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sputtering

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Published: 01 November 2019
Figure 45 FIB cross section images of direct Ne and Ga ion sputtering into Si and Cu samples at a range of energies from 9 KeV to 35 keV. [95] More
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Published: 01 January 2015
Fig. 22.6 Schematic diagram of mechanisms of sputtering. RF, radio frequency; dc, direct current. Source: Ref 22.14 More
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Published: 01 January 2015
Fig. 22.7 Schematic diagram of magnetron sputtering mechanisms. Source: Ref 22.14 More
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Published: 01 March 2002
Fig. 6.23 A vacuum sputtering device used to deposit a thin coating of gold, or some other element, onto the surface of a SEM or EMPA specimen. Source: Polaron Instruments, Inc. More
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Published: 01 December 2003
Fig. 9 Comparison of a hypothetical, “sputtering-free” kinetic of compound zone growth in plasma nitriding of 3% Cr-Mo-V steel at 540 °C (1000 °F) (curve with the middle final value) and 36H3M 3% Cr-Mo steel at 530 °C (985 °F) ( Ref 14 ) (curve with the lowest final value) with γ′ compound More
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Published: 01 November 2013
Fig. 11 Schematic of the basic sputtering process. Source: Ref 6 More
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Published: 01 January 1998
Fig. 16-8 Schematic of sputtering mechanisms. Source: Ref 31 More
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Published: 01 January 1998
Fig. 16-9 Schematic of magnetron sputtering. Source: Ref 31 More
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Published: 01 July 2009
Fig. 22.6 Schematic diagrams of planar diode and triode sputtering systems. Source: Hill 1986 More
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Published: 01 July 2009
Fig. 22.7 Schematic of a planar electrode system used for sputtering. Source: Thornton 1982b More
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Published: 01 July 2009
Fig. 22.9 Some schematic arrangements of magnetron sputtering targets. Source: Mattox 1998 More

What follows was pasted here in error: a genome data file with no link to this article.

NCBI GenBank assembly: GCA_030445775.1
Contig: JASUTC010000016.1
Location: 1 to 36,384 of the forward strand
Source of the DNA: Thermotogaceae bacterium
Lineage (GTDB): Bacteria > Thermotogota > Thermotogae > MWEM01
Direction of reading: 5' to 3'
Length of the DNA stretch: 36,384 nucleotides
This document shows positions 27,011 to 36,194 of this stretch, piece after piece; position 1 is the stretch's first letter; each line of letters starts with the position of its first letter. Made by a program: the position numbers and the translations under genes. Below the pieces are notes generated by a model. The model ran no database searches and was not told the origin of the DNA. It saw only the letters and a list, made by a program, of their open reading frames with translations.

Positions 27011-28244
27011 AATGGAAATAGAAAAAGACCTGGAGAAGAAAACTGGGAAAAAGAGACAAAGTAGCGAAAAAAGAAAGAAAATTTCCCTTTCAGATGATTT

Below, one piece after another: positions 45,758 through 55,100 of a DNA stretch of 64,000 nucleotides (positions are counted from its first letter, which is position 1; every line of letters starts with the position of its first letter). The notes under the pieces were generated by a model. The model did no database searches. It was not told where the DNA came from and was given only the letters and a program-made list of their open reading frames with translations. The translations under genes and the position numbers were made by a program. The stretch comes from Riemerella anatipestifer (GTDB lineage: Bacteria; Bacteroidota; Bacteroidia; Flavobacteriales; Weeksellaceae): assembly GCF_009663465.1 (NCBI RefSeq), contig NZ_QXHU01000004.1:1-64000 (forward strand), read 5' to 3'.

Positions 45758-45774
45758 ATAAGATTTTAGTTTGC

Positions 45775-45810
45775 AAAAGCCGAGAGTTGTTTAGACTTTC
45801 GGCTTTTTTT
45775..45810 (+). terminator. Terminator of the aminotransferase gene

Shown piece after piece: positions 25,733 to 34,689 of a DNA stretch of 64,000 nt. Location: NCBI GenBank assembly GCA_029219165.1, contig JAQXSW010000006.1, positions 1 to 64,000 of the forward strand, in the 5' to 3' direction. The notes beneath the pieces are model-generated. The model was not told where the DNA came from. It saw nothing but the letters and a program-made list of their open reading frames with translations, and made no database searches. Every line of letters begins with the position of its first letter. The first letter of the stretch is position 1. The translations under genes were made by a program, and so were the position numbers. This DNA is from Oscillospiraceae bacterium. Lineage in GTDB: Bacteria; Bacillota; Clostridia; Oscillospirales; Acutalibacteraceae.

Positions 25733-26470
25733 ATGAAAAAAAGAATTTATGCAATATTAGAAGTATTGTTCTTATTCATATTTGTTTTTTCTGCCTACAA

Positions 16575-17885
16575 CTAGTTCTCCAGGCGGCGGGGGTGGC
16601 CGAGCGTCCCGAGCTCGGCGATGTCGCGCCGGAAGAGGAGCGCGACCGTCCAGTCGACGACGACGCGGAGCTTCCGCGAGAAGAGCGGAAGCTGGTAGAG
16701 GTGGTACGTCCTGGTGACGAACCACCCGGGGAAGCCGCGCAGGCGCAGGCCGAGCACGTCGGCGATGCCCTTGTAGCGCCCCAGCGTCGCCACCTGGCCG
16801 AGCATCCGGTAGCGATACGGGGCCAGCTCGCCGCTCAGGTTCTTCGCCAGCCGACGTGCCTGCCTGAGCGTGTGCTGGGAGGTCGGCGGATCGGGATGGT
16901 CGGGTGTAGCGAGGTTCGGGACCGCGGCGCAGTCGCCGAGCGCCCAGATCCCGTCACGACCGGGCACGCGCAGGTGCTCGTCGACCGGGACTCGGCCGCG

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Published: 01 July 2009
Fig. 22.10 Direct current diode planar magnetron sputtering configuration. Source: Mattox 1998 More
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Published: 01 July 2009
Fig. 22.11 Sputtering yields of several materials bombarded with argon ions at various energies. The materials listed in parentheses have similar sputtering-yield curves. Source: Mattox 1998 More
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Published: 01 July 2009
Fig. 22.12 Variation of sputtering yields of tantalum as a function of the total pressure of the vacuum system. Source: Hill 1986 More
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Published: 01 July 2009
Fig. 22.14 Ion energy dependence of beryllium sputtering yields by D + and He + ions at room temperature: Be-D + data, • and 2; Be-He + data, ▴ and 4. Theoretical calculations: Be-D + , 1; Be-He + , 3. Source: Bohdansky and Roth 1984 More
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Published: 01 July 2009
Fig. 22.18 Self-sputtering yield of beryllium as a function of the incident angle of 1 keV Be + ions. Curve 1 is calculated; curve 2 (+ + +) is from Hechtl et al. [1995] ; curve 3 (•••) is experimental from TShP-type beryllium. Source: Guseva et al. 1997 More
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Published: 01 July 2009
Fig. 22.22 Effect of sputtering pressure on residual stresses in beryllium and beryllium boride (BeB) sputter-deposited films. RF, radio frequency; DC, direct current. Source: Hseieh 1988 More
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Published: 01 November 2019
Figure 1 Modeled sputter yield (y) and implant depth of Cs + , Xe + , Ga + , Ar + , Ne + , and He + with a beam energy of 30keV in silicon. For each ion, 30 trajectories are shown in red, while the resulting silicon atom recoils are shown in green. The x-axis radial spread shown for each More
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Published: 01 November 2019
Figure 19 SEM image of an aluminum line with 10 nm of Au/Pd sputter coating. All the small dark jagged lines are sputter grain artifacts. More
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Published: 01 November 2019
Figure 28 Secondary electron image of aluminum metal sputter coated with 10 nm of Au/Pt. The image has high resolution, but the original surface detail is obscured and the sputter coating grains introduce artifacts seen as jagged dark lines. More